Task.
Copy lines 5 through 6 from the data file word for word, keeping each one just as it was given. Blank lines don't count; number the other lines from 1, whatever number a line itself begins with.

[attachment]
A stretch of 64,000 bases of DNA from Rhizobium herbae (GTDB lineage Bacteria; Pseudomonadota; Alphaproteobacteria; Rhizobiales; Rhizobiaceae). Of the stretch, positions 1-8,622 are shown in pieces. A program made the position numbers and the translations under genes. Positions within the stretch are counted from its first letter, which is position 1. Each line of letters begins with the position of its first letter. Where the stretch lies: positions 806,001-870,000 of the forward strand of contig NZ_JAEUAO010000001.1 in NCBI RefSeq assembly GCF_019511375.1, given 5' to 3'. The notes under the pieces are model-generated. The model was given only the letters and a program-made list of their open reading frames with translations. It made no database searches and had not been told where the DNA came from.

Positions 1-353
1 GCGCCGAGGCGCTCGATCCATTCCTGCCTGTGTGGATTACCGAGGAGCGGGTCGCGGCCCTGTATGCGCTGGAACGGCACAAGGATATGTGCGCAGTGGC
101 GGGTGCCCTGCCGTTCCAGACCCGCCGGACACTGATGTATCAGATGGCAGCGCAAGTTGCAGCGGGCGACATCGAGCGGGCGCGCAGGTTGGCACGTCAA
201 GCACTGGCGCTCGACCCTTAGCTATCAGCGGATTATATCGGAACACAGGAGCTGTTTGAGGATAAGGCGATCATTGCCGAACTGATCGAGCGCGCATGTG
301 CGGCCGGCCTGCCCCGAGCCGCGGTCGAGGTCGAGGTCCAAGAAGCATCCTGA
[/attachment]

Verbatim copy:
201 GCACTGGCGCTCGACCCTTAGCTATCAGCGGATTATATCGGAACACAGGAGCTGTTTGAGGATAAGGCGATCATTGCCGAACTGATCGAGCGCGCATGTG
301 CGGCCGGCCTGCCCCGAGCCGCGGTCGAGGTCGAGGTCCAAGAAGCATCCTGA